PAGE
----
Monday, January 16, 2006

The Critical Poetics of a Homonym

Greg Perry says Greg Perry's poetry is quote unquote crap. Well, tell me something I didn't no.

12 comments:

SB said...

Hell, who cares what Greg Perry thinks?

Greg R. Perry said...

You quoted me out of context... I said "...in my philistine perspective, [your] poetry is crap."

So yes, your readers should not care what I think - I've already admitted to not knowing a good piece of poetry if I was hit over the head with it. Since I've already expressed self-denigrating humility, perhaps you should recognize and take this opportunity to educate me. I'll admit to only a simple perusal of your work - perhaps you and/or your readers could point me to examples of excellence. Just please, I beg you, do not submit me to the Clockwork Orange educational method - we all know how that turned out.

My email is posted at my site, or you can post links to where I should go in comments on my original post (hmmm... perhaps I should reword that); or here - I'll check back. Several of the posts in my own blog have pointed to the lack of exposure to the humanities in an engineer's education. To express my sincerity, I offer you title to all the Son Rivers domains that are registered to me.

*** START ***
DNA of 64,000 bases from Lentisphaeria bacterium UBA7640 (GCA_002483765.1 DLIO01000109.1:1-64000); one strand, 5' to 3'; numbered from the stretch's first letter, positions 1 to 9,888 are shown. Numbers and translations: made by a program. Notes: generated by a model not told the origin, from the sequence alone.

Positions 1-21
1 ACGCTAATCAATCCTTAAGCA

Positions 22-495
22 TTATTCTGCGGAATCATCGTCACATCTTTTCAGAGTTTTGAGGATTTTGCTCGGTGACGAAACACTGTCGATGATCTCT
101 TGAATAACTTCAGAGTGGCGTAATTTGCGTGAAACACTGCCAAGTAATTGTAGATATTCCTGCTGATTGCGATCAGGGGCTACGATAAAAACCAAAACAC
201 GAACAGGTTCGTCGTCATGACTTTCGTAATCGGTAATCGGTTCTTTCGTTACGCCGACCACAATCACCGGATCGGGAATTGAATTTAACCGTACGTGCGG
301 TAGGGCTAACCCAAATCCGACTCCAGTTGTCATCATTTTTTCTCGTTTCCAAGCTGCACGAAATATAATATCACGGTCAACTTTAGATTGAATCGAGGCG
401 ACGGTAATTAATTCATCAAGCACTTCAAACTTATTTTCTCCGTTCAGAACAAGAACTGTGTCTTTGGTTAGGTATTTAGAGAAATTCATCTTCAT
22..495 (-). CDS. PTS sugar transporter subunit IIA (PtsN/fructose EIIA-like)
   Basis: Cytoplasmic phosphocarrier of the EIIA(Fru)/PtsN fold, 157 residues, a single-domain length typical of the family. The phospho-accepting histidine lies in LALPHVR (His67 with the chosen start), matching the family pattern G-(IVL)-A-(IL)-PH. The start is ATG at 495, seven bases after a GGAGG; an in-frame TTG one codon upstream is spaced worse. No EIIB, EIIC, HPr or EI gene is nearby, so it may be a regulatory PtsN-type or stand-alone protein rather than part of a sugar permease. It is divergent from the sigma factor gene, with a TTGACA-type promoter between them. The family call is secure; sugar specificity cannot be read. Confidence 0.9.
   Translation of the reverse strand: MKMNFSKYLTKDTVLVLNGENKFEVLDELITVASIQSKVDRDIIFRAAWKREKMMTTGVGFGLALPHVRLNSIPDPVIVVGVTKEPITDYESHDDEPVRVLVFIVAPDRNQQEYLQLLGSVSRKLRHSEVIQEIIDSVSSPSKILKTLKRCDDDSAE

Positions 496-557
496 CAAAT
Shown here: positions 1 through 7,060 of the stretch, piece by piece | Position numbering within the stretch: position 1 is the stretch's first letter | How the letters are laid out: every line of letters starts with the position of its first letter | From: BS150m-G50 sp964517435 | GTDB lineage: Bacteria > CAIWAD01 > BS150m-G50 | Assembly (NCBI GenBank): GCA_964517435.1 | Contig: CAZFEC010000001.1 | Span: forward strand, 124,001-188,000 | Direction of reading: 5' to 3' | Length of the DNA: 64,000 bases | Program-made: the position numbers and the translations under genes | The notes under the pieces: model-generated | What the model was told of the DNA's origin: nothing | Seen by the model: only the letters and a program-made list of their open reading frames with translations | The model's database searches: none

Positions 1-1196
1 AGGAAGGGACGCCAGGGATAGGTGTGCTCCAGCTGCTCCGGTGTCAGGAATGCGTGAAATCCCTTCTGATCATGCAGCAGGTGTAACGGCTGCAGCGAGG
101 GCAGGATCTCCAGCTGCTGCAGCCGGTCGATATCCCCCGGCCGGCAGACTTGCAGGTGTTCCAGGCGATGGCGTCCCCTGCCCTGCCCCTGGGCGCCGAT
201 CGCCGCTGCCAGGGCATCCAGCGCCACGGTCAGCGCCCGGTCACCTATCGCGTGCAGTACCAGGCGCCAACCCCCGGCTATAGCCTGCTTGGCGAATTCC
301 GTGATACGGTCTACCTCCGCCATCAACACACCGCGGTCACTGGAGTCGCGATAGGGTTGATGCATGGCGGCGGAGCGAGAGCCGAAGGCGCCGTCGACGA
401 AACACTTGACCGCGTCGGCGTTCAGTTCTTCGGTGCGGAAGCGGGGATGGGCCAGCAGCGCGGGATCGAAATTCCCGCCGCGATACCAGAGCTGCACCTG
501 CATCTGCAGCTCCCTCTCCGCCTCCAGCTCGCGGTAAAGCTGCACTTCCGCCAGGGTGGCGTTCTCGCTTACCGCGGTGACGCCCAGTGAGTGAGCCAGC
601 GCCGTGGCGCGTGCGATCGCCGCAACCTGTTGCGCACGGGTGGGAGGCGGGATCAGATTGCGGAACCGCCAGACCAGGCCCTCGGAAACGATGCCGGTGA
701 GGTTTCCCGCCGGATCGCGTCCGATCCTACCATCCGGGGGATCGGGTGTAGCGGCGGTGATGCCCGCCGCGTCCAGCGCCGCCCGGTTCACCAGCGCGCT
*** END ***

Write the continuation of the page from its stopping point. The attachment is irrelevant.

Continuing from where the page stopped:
Greg said...

Hi Greg. Thanks for the clarification. And maybe my readers shouldn't care (thanks Sharon for caring) but I admit I do. Since my target audience happens to be philistines in general, I take such criticism to heart. Moreover, since I take Greg Perry to my very depths, well, you know. But I'll make a deal with you. You tell me why, in your philistine perspective, you think it's crap. And I'll give you some names of poets I don't think are crap.

greg r. perry said...

I don't mind engaging in a dialogue, if you don't mind sporadic responses. The venue is a little difficult, as Blogger doesn't accept trackbacks.